With credit report errors being a somewhat common occurrence, it might not come as a surprise that one day you may have to file a dispute to remove inaccuracies from your reports. What might come as a shock, though, is that sometimes credit report disputes can be rejected, even if the information in dispute is demonstrably wrong. If you find yourself in this situation, what exactly are your options? Continue reading as we discuss this, as well as some common reasons why credit report disputes might fail.
Why are credit error disputes rejected?
The answer to this question isn’t really cut and dry. Our credit report errors blog post mentions one FTC study that said nearly 70% of consumers still found inaccuracies on their reports even after they filed a dispute. This is because not every credit report error reported is guaranteed to be removed and there may be instances when only a certain number of errors can be reported. For example, if a consumer is disputing multiple items at once, only some of them might be corrected. In other cases, disputed information might be reinstated after a successful dispute. Similarly, the credit reporting agency or creditor might simply believe the information to be correct and thus leave it on the report. Some inaccuracies, like synthetic identity theft errors, where partial social security number matches cause inaccurate items to stick to credit reports, may also be challenging to remove. Because of the nature of credit reporting, such errors might require multiple attempts to remove.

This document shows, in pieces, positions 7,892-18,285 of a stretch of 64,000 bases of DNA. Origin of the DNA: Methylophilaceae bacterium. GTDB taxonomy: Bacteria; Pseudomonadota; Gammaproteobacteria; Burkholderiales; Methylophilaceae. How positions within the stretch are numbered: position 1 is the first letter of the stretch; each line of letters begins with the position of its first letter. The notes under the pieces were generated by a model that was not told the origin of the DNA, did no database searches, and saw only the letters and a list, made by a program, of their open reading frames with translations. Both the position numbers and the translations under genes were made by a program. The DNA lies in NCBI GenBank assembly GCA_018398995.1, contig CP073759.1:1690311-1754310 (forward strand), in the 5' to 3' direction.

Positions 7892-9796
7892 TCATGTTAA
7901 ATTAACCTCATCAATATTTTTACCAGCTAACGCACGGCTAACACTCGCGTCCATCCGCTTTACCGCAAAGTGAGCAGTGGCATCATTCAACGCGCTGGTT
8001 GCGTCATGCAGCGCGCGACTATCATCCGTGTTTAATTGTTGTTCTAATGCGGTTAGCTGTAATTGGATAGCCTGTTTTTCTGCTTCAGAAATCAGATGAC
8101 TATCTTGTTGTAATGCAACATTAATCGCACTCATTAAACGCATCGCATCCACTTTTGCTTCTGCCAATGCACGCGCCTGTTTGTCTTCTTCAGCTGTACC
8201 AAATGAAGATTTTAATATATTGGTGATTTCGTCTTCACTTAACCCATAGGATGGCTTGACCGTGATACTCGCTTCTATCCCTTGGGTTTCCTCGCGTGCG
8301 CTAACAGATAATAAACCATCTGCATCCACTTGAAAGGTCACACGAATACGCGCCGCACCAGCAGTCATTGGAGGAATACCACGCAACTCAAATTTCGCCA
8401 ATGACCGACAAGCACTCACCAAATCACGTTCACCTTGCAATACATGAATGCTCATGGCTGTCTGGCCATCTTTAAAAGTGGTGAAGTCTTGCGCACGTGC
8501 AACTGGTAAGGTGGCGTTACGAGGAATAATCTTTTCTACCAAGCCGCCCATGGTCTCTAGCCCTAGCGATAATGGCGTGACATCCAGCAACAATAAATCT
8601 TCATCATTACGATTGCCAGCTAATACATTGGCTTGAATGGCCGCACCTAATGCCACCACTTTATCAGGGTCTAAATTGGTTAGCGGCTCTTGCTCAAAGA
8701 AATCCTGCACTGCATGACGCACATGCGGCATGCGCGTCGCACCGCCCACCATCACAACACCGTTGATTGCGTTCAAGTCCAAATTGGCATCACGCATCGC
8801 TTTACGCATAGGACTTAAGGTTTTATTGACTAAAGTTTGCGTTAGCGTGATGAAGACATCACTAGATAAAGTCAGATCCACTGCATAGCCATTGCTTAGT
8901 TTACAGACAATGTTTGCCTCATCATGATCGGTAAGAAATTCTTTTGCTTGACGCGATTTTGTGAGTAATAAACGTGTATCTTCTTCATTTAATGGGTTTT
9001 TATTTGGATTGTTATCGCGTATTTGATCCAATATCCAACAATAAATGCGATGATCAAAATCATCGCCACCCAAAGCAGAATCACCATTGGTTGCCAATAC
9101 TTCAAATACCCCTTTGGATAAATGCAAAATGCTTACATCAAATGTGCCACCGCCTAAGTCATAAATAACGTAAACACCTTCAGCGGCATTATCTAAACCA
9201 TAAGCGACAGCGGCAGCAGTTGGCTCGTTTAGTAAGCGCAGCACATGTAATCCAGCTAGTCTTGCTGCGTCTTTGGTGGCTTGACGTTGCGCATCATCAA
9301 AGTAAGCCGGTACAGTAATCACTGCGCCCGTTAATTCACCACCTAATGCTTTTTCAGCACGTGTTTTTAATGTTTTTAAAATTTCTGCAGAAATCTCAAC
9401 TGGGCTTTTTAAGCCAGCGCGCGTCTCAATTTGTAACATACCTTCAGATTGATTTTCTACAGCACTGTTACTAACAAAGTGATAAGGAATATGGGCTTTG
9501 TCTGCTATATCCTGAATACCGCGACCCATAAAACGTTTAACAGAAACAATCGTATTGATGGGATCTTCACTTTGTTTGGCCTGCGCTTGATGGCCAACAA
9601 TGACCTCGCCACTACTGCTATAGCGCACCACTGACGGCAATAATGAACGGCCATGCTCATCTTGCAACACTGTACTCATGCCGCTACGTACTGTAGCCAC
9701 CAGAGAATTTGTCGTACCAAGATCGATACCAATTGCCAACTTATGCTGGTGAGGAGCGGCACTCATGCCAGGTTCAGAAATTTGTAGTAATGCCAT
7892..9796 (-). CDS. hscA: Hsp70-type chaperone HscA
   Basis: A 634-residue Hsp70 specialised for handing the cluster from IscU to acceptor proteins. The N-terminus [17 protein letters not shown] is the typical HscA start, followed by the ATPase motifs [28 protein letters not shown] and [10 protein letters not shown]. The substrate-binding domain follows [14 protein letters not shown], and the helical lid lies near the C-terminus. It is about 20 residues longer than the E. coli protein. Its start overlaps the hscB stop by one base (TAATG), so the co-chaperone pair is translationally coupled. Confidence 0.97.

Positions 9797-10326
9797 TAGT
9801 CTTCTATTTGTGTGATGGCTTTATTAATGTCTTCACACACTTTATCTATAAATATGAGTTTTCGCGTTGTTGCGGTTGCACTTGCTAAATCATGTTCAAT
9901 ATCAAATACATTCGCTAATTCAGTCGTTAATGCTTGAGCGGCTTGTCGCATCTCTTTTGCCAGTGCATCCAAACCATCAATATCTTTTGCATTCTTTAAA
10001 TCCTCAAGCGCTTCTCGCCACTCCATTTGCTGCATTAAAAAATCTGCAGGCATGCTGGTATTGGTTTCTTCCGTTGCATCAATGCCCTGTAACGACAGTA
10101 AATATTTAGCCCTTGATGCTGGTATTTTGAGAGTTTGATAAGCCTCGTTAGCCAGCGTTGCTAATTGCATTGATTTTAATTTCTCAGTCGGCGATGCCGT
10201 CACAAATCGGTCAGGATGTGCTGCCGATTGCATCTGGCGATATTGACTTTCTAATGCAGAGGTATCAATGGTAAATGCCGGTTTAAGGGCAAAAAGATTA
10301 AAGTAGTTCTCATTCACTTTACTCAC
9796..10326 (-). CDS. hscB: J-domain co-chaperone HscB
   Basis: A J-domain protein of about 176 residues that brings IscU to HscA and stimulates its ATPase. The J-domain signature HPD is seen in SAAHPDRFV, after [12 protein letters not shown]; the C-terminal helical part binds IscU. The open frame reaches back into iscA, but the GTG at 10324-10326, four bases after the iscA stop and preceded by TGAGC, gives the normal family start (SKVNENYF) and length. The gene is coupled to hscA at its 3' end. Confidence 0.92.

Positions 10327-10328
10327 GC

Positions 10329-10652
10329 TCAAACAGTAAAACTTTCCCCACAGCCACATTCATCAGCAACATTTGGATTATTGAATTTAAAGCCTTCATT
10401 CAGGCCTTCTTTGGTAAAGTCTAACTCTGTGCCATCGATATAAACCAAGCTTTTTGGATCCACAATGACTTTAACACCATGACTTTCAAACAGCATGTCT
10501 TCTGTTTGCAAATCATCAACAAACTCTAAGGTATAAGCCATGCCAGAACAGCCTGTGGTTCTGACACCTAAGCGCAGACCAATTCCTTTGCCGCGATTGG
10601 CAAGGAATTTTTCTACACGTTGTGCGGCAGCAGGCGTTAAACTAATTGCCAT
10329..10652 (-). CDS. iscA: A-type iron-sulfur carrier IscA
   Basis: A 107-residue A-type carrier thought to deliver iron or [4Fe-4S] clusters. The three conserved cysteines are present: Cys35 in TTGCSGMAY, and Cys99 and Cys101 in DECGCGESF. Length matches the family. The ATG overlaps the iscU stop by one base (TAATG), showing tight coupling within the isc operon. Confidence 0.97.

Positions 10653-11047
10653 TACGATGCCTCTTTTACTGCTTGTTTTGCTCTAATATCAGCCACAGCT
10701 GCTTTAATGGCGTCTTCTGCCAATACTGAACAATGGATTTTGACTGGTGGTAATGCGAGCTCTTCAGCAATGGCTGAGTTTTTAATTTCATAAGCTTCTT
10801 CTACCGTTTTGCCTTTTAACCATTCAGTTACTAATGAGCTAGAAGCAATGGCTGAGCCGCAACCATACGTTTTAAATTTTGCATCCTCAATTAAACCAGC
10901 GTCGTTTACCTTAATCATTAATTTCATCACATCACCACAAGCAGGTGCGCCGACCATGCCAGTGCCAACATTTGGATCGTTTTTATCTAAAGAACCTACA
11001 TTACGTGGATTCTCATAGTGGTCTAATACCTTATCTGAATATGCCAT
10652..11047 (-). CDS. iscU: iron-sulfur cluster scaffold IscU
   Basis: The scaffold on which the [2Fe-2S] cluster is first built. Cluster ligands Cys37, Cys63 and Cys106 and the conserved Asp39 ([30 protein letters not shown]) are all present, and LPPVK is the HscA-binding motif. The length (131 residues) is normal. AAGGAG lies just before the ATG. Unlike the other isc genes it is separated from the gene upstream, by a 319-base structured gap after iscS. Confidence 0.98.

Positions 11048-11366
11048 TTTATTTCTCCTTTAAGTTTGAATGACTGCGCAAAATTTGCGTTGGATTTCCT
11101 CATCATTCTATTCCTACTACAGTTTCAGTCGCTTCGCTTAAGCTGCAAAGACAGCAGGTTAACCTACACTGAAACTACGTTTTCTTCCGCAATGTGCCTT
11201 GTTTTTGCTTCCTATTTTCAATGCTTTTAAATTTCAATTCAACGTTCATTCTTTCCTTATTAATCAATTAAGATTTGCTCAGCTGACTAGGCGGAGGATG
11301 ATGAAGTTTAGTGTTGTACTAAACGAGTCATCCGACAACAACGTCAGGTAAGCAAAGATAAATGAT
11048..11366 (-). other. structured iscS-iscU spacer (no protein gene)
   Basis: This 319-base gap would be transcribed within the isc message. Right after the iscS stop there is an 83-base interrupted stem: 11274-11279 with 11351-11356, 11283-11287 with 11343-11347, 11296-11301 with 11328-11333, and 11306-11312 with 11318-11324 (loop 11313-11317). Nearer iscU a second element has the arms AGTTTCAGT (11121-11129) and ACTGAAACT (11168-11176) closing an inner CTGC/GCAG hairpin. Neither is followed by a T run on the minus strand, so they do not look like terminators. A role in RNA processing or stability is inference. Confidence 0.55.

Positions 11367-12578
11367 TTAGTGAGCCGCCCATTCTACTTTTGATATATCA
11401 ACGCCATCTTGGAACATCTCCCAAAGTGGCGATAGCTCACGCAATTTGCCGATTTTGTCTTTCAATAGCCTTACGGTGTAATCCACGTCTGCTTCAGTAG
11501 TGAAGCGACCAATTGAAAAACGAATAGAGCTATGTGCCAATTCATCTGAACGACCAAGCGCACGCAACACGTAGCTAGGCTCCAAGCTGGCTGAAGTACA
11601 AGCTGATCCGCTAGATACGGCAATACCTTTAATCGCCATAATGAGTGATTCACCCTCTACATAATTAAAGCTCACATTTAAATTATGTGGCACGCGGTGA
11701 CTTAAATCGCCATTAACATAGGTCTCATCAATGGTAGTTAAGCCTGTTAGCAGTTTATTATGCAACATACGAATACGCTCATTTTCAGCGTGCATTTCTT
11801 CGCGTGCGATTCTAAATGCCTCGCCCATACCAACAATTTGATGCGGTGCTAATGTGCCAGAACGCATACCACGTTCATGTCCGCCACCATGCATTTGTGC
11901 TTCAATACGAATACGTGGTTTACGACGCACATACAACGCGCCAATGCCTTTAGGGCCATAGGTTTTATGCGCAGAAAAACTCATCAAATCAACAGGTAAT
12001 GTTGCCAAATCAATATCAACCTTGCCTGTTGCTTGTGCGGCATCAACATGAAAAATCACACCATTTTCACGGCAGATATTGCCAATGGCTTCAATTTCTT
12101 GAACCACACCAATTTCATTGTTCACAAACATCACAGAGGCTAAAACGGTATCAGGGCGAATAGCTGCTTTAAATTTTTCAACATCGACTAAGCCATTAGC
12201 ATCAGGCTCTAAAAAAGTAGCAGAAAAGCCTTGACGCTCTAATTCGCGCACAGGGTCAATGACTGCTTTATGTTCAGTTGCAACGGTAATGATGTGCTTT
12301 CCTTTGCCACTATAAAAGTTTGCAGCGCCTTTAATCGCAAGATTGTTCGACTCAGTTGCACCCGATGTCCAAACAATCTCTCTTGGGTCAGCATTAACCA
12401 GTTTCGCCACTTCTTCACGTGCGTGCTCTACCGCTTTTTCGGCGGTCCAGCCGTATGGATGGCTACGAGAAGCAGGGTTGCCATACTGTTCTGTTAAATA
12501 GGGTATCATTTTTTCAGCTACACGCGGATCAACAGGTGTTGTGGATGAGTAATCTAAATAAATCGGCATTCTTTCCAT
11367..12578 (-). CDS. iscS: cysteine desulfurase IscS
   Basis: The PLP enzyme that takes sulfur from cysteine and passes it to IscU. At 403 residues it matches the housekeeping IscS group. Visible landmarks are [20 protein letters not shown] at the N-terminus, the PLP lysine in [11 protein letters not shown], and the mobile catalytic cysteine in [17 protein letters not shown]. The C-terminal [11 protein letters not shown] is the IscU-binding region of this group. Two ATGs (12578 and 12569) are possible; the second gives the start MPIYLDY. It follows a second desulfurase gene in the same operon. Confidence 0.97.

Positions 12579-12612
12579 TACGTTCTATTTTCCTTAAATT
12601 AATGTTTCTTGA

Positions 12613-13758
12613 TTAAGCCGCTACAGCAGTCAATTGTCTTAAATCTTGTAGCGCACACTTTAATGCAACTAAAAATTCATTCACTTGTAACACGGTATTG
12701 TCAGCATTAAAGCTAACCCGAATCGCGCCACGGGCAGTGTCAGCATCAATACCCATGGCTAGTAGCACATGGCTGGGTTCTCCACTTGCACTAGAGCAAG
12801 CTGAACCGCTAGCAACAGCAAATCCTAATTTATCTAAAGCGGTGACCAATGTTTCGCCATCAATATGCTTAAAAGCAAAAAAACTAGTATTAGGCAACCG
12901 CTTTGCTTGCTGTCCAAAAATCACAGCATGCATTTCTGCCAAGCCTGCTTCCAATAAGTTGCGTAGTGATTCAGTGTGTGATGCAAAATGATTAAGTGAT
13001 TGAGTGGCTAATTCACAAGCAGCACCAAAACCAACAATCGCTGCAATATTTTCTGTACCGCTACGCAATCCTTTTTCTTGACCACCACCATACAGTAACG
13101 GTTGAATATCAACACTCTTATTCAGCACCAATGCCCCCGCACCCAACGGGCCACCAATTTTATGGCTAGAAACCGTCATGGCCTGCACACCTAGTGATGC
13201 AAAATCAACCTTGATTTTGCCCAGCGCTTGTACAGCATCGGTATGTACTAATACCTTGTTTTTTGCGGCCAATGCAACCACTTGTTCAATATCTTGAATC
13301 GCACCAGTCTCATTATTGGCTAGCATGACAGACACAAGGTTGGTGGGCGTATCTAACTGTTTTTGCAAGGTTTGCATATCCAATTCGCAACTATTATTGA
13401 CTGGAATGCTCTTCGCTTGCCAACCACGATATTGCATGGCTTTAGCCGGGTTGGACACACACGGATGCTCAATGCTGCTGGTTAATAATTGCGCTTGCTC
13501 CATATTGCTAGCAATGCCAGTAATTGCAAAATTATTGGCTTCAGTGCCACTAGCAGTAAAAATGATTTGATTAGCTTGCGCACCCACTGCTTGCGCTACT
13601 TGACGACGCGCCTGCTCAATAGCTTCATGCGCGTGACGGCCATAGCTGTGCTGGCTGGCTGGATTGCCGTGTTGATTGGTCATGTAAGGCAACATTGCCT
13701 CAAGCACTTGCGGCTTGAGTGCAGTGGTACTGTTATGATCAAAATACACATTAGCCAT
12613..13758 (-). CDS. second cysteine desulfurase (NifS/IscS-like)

While keeping track off all the different reasons for credit dispute rejections might be confusing, there is some good news — the Fair Credit Reporting Act (FCRA) requires all creditors and credit bureaus to notify you, in writing, detailing why your dispute was rejected. The same goes for any reinstated disputed items, as well. While creditors and bureaus can be mistaken, knowing why they think the inaccuracy on your report is correct is half the battle, as it’ll allow you to determine how you should proceed. Creditors will generally deny your dispute if they think it’s been made on frivolous grounds. This claim is usually, though not always, made when it has been deemed that there’s not enough information to substantiate your dispute. If your dispute is indeed not frivolous, when responding to this claim there are several things you should do, which we detail below.